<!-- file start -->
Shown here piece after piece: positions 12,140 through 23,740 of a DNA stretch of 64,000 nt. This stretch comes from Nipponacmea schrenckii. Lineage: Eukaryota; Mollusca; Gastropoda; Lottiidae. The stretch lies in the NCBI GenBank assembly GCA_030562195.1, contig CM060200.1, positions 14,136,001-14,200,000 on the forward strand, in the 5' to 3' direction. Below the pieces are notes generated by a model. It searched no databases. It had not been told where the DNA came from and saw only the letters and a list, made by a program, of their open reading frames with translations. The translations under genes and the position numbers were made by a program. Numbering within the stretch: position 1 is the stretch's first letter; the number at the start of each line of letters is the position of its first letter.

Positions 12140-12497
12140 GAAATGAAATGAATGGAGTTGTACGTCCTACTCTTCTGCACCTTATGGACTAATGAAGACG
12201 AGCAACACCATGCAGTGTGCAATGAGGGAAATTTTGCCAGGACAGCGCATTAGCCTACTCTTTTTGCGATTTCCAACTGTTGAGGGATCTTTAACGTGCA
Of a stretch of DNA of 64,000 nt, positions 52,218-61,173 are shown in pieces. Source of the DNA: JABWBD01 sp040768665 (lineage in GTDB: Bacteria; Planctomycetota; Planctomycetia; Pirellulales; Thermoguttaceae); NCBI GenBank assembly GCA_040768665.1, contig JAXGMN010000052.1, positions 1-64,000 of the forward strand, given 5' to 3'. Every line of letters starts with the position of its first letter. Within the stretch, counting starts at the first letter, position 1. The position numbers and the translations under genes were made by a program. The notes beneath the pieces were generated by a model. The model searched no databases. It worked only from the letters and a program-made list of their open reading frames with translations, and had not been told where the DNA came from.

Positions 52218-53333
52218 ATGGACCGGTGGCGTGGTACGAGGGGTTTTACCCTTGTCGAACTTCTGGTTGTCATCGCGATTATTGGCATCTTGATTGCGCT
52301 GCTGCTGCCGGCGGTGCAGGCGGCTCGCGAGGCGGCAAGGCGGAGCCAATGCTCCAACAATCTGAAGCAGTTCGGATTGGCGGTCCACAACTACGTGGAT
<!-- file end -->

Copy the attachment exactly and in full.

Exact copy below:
Shown here piece after piece: positions 12,140 through 23,740 of a DNA stretch of 64,000 nt. This stretch comes from Nipponacmea schrenckii. Lineage: Eukaryota; Mollusca; Gastropoda; Lottiidae. The stretch lies in the NCBI GenBank assembly GCA_030562195.1, contig CM060200.1, positions 14,136,001-14,200,000 on the forward strand, in the 5' to 3' direction. Below the pieces are notes generated by a model. It searched no databases. It had not been told where the DNA came from and saw only the letters and a list, made by a program, of their open reading frames with translations. The translations under genes and the position numbers were made by a program. Numbering within the stretch: position 1 is the stretch's first letter; the number at the start of each line of letters is the position of its first letter.

Positions 12140-12497
12140 GAAATGAAATGAATGGAGTTGTACGTCCTACTCTTCTGCACCTTATGGACTAATGAAGACG
12201 AGCAACACCATGCAGTGTGCAATGAGGGAAATTTTGCCAGGACAGCGCATTAGCCTACTCTTTTTGCGATTTCCAACTGTTGAGGGATCTTTAACGTGCA
Of a stretch of DNA of 64,000 nt, positions 52,218-61,173 are shown in pieces. Source of the DNA: JABWBD01 sp040768665 (lineage in GTDB: Bacteria; Planctomycetota; Planctomycetia; Pirellulales; Thermoguttaceae); NCBI GenBank assembly GCA_040768665.1, contig JAXGMN010000052.1, positions 1-64,000 of the forward strand, given 5' to 3'. Every line of letters starts with the position of its first letter. Within the stretch, counting starts at the first letter, position 1. The position numbers and the translations under genes were made by a program. The notes beneath the pieces were generated by a model. The model searched no databases. It worked only from the letters and a program-made list of their open reading frames with translations, and had not been told where the DNA came from.

Positions 52218-53333
52218 ATGGACCGGTGGCGTGGTACGAGGGGTTTTACCCTTGTCGAACTTCTGGTTGTCATCGCGATTATTGGCATCTTGATTGCGCT
52301 GCTGCTGCCGGCGGTGCAGGCGGCTCGCGAGGCGGCAAGGCGGAGCCAATGCTCCAACAATCTGAAGCAGTTCGGATTGGCGGTCCACAACTACGTGGAT